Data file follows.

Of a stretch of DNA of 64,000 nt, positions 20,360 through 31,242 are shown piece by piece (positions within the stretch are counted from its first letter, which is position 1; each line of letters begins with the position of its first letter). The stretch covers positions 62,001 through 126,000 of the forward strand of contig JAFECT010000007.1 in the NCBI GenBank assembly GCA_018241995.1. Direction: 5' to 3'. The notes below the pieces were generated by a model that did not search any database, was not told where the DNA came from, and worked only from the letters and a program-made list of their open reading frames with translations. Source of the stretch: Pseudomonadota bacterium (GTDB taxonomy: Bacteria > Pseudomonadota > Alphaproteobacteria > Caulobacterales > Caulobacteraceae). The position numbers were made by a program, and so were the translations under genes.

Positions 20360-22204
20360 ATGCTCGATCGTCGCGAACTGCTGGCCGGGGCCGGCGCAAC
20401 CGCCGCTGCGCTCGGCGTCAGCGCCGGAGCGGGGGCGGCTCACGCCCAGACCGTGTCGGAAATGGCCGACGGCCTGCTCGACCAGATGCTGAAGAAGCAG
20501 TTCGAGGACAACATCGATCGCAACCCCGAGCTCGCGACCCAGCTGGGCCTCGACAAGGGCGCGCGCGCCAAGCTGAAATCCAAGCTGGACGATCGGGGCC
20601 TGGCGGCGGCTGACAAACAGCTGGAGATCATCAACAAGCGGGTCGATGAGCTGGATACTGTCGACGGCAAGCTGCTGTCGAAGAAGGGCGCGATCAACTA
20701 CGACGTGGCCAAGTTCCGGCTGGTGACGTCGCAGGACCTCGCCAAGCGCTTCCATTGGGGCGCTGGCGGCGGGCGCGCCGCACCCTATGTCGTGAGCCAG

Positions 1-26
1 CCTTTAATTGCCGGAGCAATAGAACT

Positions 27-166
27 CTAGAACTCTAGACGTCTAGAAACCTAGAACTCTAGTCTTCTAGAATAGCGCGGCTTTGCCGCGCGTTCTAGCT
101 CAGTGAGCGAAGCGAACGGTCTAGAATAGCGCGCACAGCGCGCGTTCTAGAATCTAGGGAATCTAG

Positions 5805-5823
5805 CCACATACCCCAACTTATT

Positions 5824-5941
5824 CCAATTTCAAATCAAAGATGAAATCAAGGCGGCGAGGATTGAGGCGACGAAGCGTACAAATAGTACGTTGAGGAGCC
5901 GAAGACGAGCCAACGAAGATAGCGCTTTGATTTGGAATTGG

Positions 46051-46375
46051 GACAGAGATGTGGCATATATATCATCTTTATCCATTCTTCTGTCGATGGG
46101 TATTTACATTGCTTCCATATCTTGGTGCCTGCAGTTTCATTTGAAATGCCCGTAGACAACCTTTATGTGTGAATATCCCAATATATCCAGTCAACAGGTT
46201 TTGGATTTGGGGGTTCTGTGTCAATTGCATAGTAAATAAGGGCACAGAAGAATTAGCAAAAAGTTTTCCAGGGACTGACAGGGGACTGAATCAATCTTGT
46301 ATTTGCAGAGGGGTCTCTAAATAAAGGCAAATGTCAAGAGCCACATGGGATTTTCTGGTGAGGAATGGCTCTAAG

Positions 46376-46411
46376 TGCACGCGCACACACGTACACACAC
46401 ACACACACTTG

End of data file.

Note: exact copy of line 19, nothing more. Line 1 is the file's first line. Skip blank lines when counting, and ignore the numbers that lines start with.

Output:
46051 GACAGAGATGTGGCATATATATCATCTTTATCCATTCTTCTGTCGATGGG